Forklift Masts

Picture a forklift. What part do you think of first? Probably the cab. It’s the biggest part of the forklift. Then, probably the forks.  They appear to do the bulk of the work, but the fact is the mast may be the most important part of the forklift.

The mast is the part of the forklift that moves the load up in the air using a system of pneumatic cylinders and chains that raise and lower the forks to different heights.

There are several types of masts, the right one for you depends on what you are moving around and how high the forks need to go: Two-stage, three-stage, four-stage, and five-stage.  The addition of each stage allows the forks to travel higher. Obviously, the higher the forks have to go, the larger the truck will need to be to offset the weight.  However, larger capacity trucks tend to skew towards the shorter masts because lifting a heavy load that high in the air is a bad idea. Check with your expert to determine which truck/mast combination might be best for you.

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Part 6: Forklift Driver Training

So far in my on-line training, I’ve learned a LOT about forklift safety and the Stability Triangle, which now that I think about it has a lot to do with safety as well- so it’s safe to say at this point that the on-line portion of the training is very much about not getting you or your co-workers hurt. It’s time well-spent.

The next section involves inspection and maintenance and there’s a heavy dose of common sense in here as well.

It starts the way every shift should start- with the visual inspection.  Around the tires, inside the mast, check the safety apparatus (horn, emergency brake, seat belt, reverse alarm, gauges, etc) and make sure the forklift is properly lubricated and that there is no new damage from the operator before you. There’s more, but you’ll have to take the course yourself to find out about the extras.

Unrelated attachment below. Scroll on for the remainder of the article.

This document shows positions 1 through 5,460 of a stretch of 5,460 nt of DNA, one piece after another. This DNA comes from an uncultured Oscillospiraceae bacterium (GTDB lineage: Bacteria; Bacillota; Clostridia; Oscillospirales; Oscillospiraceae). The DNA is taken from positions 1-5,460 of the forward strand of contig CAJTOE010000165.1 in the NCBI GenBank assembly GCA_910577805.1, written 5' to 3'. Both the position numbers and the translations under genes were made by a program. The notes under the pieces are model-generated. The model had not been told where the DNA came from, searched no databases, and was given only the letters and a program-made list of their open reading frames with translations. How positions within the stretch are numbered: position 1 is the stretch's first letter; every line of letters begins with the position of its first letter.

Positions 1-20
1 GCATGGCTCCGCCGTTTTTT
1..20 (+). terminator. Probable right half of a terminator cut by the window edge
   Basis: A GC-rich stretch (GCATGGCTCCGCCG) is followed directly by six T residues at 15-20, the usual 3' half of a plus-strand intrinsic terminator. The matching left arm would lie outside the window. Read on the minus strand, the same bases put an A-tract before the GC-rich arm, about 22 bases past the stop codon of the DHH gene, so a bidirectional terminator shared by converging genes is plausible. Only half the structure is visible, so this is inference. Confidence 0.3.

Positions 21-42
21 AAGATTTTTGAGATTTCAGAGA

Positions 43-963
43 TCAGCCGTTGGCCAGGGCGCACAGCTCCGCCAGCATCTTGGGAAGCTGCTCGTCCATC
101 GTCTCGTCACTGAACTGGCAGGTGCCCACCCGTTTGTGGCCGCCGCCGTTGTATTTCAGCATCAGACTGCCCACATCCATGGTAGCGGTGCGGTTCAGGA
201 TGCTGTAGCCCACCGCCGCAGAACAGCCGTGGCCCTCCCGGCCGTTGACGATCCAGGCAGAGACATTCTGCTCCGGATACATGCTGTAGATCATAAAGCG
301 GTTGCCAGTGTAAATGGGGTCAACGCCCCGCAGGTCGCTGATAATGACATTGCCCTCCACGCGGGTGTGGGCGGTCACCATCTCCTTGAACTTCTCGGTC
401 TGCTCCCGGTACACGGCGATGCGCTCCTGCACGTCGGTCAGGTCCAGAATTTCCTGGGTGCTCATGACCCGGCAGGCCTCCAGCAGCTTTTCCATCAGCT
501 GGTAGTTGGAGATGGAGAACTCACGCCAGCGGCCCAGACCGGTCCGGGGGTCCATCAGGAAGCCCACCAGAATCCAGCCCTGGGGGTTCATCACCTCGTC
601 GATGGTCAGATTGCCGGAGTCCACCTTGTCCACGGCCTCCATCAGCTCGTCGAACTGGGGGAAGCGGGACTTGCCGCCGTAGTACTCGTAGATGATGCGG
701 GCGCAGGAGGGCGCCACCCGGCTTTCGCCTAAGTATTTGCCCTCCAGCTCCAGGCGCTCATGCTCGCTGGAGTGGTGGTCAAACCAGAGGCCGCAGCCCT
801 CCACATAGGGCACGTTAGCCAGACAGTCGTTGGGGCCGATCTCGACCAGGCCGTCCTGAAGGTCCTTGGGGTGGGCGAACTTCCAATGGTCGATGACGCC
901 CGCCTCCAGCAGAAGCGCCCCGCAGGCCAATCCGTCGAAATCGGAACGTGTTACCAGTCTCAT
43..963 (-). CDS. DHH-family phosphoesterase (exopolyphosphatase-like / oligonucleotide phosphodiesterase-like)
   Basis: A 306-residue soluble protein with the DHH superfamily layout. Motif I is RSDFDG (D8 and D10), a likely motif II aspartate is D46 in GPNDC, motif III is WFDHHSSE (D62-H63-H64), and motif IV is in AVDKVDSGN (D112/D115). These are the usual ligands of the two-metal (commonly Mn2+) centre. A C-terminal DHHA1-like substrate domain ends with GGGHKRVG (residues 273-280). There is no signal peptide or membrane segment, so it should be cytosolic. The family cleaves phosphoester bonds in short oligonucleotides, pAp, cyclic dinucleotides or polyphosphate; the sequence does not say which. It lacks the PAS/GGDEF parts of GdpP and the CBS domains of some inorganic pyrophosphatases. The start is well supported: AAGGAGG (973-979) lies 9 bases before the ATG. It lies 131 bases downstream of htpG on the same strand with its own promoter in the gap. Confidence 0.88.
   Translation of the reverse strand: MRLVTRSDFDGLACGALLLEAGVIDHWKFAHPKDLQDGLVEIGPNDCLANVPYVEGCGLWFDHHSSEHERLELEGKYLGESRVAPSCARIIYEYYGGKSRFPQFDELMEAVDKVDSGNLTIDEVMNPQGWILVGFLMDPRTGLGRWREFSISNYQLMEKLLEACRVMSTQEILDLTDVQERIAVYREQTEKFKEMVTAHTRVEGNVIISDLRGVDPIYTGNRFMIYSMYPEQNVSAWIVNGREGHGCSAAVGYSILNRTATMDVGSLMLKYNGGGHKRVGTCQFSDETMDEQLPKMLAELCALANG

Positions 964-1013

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Part 5: Forklift Driver Training

If you’re keeping track, when this training session started I knew next to nothing about forklifts and now that we’re entering Part Five of the on-line portion I know about the Stability Triangle and I know what types of behaviors and situations will get myself or my co-workers hurt.  All important stuff as far as I can tell.  I’m feeling ready to get on a forklift and give it a shot, but I’m not quite there yet- there’s more safety to go over.

Specifically, the standards and equipment on the forklift itself that can keep you, the people around you, and the loads themselves safe. Also, the definition of “unattended.”

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Part 4: Forklift Driver Training

After a brief bout with the math and some basic physics involving center of gravity and something called the Stability Triangle in parts 1-2 of my on-line forklift operator training, I was ready to move on to Part Four: Safe Driving; Lift vs. Carry

Parts One through Three, with the exception of the math (remember math and I don’t get along), all made perfect sense.  I felt prepared after the quizzes that end each section to move forward.

This section and the next one have some gravity to them. There’s a lot of talk about how things can go very, very wrong if proper safety procedures aren’t followed.

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